The world is facing several environmental issues, such as deforestation, excessive consumption, and pollution.

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This led some organizations to come together and paving way to create green solutions to these problems. If you want to build a profitable career in real estate, now is the time to start investing. Investing in property gives investors access to high returns and great flexibility. Learn the basics of investing in property on The Money Show today!

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Paving Materials

1. Paving materials (concrete)

Concrete is a basic construction paving material consisting of cement, water, aggregate, and admixture. Cement is a type of hydraulic substance derived from clinker, which consists of limestone and clay. Concrete is widely used across the world. Concrete is considered to be a combination of mortar and aggregate. It is a mixture of sand, gravel, crushed stone, and sometimes other types of mineral aggregates. Aggregates vary in size depending upon the use. Smaller sizes are used where greater surface area is required, whereas larger stones are used for stability. Sand is generally used for its high specific weight, low cost, and ease of handling. In addition to these, Portland cement is added as a binder. Concrete may be set using either chemical hardeners or natural curing. Concrete is not only useful for building structures but is also applied as a road base or sub-base.

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2. CCA

Cement concrete aggregate is a term used to describe a type of concrete that contains coarsely ground natural or recycled sand (aggregate). It differs from regular concrete in that the particles of sand and aggregate have been cut down to between 1/8 inch and 2 inches. These smaller particles make the mix easier to work with since they don’t pack together as tightly.

3. Asphalt

Asphalt is a black sticky bitumenoid petroleum product obtained by heating crude oil in the absence of air. When asphalt is heated, complex molecules combine to create a strong, flexible polymer. Because asphalt is a hydrocarbon, it is flammable. Asphalt is commonly used for road pavement and roofing.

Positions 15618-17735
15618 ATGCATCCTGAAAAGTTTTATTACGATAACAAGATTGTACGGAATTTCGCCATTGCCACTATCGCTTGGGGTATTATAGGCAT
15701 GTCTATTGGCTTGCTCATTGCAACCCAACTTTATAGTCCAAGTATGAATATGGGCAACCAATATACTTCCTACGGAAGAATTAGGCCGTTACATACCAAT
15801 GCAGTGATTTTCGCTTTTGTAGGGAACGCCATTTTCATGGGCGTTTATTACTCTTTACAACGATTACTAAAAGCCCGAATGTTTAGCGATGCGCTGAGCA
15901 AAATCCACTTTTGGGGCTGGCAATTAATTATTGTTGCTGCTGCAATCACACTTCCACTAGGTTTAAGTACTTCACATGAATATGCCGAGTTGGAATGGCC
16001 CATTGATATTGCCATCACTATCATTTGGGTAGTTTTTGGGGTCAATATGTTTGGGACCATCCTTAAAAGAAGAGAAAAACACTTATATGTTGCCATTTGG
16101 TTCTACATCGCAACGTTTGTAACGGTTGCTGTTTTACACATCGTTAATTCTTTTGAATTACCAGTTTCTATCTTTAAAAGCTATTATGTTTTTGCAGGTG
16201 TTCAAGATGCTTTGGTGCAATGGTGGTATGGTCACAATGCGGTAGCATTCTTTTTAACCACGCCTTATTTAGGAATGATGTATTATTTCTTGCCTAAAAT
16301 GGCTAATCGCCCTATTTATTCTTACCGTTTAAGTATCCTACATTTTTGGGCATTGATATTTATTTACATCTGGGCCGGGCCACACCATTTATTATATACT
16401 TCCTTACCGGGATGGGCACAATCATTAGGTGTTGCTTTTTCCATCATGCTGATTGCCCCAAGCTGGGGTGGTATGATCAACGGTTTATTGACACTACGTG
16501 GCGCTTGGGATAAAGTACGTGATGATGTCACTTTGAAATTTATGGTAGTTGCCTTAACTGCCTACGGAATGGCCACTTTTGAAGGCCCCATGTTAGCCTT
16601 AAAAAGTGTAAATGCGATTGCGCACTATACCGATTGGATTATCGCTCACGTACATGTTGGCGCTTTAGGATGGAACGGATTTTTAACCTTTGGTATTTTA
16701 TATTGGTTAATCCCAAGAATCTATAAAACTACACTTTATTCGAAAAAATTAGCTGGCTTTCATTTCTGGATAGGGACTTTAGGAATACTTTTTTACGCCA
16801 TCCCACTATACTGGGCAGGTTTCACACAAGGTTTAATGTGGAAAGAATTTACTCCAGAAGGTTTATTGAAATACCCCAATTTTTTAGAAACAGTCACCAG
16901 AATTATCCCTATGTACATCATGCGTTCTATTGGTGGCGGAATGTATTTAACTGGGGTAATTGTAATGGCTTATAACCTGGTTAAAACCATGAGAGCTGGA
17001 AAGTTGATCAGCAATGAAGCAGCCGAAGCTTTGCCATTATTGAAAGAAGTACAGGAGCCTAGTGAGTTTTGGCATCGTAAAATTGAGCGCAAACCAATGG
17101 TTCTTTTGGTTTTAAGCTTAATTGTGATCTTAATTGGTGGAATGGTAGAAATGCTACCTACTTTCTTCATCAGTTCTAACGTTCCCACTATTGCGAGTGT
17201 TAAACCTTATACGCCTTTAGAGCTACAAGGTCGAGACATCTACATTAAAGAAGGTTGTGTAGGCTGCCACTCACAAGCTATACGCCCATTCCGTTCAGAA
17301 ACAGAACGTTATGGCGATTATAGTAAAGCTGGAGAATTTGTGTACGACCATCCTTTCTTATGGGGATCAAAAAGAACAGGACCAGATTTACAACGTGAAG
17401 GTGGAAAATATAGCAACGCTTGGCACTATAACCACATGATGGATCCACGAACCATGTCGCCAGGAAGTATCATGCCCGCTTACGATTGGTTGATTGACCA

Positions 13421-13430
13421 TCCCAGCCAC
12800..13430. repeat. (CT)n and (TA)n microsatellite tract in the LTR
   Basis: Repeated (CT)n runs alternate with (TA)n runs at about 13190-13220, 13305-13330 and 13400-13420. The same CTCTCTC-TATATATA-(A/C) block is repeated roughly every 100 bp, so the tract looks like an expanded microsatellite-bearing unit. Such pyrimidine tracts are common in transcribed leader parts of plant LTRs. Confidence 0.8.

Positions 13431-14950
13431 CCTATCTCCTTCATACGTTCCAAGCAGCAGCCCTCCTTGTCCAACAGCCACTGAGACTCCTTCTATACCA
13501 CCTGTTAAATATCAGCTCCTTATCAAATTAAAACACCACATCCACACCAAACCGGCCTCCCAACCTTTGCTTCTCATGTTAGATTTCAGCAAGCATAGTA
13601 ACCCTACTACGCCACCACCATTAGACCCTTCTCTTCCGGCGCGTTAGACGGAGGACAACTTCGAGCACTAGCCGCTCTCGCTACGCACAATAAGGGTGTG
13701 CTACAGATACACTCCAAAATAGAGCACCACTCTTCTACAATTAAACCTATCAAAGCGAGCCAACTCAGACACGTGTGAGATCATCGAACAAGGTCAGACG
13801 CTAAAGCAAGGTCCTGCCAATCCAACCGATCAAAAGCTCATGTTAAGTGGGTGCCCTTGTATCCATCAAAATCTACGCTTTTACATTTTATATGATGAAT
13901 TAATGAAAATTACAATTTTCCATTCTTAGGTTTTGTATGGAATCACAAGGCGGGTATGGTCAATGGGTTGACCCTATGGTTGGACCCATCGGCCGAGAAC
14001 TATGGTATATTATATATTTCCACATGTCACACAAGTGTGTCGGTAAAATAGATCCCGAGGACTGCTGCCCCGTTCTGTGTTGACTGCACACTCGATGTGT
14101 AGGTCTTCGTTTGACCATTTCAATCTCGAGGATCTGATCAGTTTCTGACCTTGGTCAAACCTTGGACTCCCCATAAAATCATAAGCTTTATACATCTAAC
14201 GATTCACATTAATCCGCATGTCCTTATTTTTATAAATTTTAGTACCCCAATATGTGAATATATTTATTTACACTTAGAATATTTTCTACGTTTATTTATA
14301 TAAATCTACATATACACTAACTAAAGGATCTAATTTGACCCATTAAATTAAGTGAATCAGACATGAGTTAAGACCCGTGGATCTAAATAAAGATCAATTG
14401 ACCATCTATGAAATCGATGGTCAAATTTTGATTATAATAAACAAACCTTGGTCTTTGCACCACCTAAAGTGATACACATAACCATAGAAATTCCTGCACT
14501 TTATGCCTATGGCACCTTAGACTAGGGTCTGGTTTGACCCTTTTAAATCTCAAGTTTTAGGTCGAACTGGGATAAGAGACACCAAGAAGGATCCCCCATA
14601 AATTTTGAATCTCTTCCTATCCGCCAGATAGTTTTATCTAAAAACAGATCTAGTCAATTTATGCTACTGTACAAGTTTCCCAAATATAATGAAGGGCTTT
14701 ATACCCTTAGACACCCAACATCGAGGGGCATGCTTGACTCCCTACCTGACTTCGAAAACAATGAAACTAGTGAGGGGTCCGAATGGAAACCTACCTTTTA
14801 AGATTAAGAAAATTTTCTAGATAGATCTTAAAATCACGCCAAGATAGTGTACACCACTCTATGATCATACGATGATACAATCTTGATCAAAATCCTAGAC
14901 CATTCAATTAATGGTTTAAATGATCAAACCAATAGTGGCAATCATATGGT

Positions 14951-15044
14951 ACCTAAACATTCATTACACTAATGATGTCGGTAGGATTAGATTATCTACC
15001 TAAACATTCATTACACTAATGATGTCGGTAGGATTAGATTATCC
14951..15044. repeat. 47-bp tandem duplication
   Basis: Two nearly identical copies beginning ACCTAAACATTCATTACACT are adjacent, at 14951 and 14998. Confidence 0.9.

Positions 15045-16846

4. Pavers

Pavers are paving blocks that are laid horizontally and interlocked. They are often called cobblestone or pavers, although they differ in composition and are not true cobbles. They are produced by hot pressing ceramic slurry to produce bricks that are then stacked.

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5. Bricks

Bricks are flat rectangular-shaped pieces of fired clay that are bonded together by a binding agent and pressed dry. Common colors are white, red, yellow, and grey. Brick construction is still used today in many buildings around the world. Bricks can be fired after production to give a higher heat resistance. Brick kilns are used to fire brick.

6. Stone

Stone is any naturally occurring solid material composed of one or more minerals. There are several different varieties of stone including granite, marble, quartz, limestone, slate, travertine, soapstone, and soapstone. Different kinds of stone have various properties such as hardness, color, hardness, durability, density, etc.

7. Gravel

Gravel is small stones that are used as aggregate components of a concrete mixture. It’s the smallest particle size category of aggregate that is mixed with cement to produce concrete. Gravel is used for landscaping purposes.